Mass incarceration’s effects are not confined to the cell block. Through the inescapable stigma it imposes, a brush with the criminal-justice system can hamstring a former inmate’s employment and financial opportunities for life. The effect is magnified for those who already come from disadvantaged backgrounds. Black men, for example, made substantial economic progress between 1940 and 1980 thanks to the post-war economic boom and the dismantling of de jure racial segregation. But mass incarceration has all but ground that progress to a halt: A new University of Chicago study found that black men are no better off in 2014 than they were when Congress passed the Civil Rights Act 50 years earlier.

The common retort is that people of color statistically commit more crimes, although criminologists and scholars like Michelle Alexander have consistently found no correlation between the incarceration rate and the crime rate. Claims about a “black pathology” also fall short. But police scrutiny often falls most heavily on people of color nonetheless. In New York City alone, officers carried out nearly 700,000 stop-and-frisk searches in 2011. Eighty-five percent of those stops targeted black and Hispanic individuals, although they constitute only half the city’s population. Overall, NYPD officers stopped and frisked more young black men in New York than actually live there. Similar patterns of discrimination can be found nationwide, especially on drug-related charges. Black and white Americans use marijuana at an almost-equal rate, but blacks are 3.7 times more likely to be arrested for possession nationally. In Pennsylvania, Illinois, and other Midwestern states, that arrest disparity jumps to a factor of five.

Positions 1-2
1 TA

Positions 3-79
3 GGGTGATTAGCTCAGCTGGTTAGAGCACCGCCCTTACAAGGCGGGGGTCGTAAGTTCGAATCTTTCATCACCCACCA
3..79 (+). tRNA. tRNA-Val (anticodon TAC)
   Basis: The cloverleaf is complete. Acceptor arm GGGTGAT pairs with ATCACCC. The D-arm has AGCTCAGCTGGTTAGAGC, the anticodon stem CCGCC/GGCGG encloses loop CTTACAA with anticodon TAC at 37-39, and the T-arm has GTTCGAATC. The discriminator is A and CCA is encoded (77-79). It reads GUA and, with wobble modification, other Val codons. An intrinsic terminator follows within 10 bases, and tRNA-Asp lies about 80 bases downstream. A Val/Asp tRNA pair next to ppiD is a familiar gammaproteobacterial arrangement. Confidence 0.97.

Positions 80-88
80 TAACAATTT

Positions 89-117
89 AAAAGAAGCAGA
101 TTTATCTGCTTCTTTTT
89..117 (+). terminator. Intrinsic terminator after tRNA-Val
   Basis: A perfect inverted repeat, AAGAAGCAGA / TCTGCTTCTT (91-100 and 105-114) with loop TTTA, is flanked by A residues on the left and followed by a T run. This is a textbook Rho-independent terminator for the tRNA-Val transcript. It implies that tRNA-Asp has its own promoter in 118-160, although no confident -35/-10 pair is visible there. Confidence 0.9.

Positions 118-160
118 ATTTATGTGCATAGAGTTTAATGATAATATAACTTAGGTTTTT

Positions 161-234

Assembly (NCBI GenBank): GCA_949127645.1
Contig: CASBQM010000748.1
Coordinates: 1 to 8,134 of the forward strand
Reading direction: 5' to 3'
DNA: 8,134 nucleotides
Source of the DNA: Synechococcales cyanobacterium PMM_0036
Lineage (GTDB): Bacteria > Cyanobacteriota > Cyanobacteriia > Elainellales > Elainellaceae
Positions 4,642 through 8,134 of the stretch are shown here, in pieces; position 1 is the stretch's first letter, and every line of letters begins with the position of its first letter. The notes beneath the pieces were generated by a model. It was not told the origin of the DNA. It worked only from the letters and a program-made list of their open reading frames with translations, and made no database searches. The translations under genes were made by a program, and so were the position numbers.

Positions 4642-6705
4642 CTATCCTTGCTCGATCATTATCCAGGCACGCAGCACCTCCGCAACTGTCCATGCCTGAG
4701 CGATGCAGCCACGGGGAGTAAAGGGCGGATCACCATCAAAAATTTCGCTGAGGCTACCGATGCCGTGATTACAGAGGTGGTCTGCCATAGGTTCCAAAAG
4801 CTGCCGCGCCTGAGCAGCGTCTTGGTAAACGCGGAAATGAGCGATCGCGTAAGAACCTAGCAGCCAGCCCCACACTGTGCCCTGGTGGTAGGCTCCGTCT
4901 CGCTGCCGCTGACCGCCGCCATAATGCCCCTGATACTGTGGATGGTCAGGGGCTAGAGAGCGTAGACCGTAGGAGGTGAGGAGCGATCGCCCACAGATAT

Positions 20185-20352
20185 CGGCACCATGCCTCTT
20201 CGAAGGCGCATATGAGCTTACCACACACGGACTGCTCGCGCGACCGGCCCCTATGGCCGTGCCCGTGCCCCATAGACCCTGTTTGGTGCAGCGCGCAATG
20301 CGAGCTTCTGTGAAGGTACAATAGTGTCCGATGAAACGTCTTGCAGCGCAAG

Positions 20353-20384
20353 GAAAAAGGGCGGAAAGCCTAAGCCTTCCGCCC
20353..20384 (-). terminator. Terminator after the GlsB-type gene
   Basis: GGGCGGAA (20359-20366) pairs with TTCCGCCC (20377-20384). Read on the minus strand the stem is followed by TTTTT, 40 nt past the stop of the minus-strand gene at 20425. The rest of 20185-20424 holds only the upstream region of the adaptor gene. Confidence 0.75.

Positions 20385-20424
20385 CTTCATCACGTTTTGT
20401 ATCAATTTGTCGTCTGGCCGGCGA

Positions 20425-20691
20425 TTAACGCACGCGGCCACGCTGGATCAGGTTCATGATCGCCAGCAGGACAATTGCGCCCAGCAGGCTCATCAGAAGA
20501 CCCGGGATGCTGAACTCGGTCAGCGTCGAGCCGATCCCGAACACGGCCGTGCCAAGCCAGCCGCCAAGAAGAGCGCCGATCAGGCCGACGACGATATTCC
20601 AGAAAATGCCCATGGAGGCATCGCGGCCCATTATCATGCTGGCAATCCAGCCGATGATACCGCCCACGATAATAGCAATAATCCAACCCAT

The collective impact of these policies is as rarely discussed as it is far-reaching. Mass incarceration touches almost every corner of modern American society. Any meaningful discourse on racism, poverty, immigration, the drug wars, gun violence, the mental-health crisis, or income inequality is incomplete without addressing the societal ramifications of imprisoning Americans by the millions for long stretches of time with little hope for rehabilitation.

Today in American Racism

[ 84 ] July 17, 2014 |

A little racism with your breakfast.

Some of the opposition has also bordered on the extreme. A few of the protesters who marched against a proposed shelter in Vassar, Mich., on Monday were armed with semiautomatic rifles and handguns. In Virginia, an effort to house the children at the shuttered campus of Saint Paul’s College in Lawrenceville caused such an uproar that federal officials pulled out, even though a five-month lease had been signed. Someone spray-painted anti-immigrant graffiti on a brick wall at a former Army Reserve facility in Westminster, Md., that was being considered as a shelter site.

Some cities have raised health and security concerns. Northeast of Oyster Creek, League City passed a resolution opposing any shelters from opening even though the federal government had no plans to do so. The resolution claimed that “illegal aliens suffering from diseases endemic in their countries of origin are being released into our communities.”

It’s worth noting that it’s far from clear whether anything approaching a sizable amount of the American populace hold strong beliefs opposing these child immigrants. Rather, it seems to be just a small group of racists who already hate Obama and oppose immigration anyway. Still, the fact that this small group has the entire Republican congressional delegation at their fingertips does make it a problem. But I don’t see that Obama himself has anything to lose by going all the way on this and creating his own path here. When your enemies are fireeaters who would never pass any legislation on the issue that you might propose and you don’t have to face reelection, this is literally no downside to just ignoring them. This statement pretty much applies to the rest of Obama’s policy initiatives as well.

Latino Lynchings